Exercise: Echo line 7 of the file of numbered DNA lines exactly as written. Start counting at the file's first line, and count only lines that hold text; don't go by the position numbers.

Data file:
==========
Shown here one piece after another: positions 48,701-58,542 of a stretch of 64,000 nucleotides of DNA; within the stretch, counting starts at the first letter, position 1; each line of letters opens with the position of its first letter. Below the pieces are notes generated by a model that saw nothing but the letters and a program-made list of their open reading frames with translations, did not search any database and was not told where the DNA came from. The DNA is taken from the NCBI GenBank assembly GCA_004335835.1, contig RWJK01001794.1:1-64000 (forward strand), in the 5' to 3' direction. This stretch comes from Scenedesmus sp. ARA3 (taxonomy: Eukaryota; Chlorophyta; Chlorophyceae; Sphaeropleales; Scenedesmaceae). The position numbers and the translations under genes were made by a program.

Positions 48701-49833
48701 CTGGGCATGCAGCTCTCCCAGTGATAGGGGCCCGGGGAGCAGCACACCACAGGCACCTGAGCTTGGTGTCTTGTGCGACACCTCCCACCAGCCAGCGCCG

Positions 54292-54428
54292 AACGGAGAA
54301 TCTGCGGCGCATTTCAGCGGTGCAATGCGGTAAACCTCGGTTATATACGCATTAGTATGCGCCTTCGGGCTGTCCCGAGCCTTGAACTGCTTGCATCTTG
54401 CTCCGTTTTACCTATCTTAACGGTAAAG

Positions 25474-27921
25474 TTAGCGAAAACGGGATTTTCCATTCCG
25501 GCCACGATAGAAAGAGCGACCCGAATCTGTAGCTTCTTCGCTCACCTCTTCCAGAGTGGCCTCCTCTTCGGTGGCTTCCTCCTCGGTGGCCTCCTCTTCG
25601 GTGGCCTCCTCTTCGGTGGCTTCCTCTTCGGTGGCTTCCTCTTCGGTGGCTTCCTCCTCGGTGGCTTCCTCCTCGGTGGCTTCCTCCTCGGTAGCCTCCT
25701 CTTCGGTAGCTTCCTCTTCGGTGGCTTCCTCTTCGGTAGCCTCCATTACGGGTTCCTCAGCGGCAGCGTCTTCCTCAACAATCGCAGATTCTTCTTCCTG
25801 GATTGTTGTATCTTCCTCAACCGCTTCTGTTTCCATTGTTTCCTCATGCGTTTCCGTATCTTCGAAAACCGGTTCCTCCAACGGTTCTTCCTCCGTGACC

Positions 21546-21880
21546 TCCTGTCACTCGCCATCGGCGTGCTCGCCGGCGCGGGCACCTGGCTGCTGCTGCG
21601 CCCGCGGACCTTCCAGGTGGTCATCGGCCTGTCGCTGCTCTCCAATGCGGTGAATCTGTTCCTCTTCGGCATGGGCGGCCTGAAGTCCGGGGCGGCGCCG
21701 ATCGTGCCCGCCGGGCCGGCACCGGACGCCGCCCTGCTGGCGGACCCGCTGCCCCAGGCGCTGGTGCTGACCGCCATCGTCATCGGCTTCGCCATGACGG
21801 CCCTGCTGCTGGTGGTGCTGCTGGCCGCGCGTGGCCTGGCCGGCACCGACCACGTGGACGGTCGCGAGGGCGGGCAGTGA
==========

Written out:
54401 CTCCGTTTTACCTATCTTAACGGTAAAG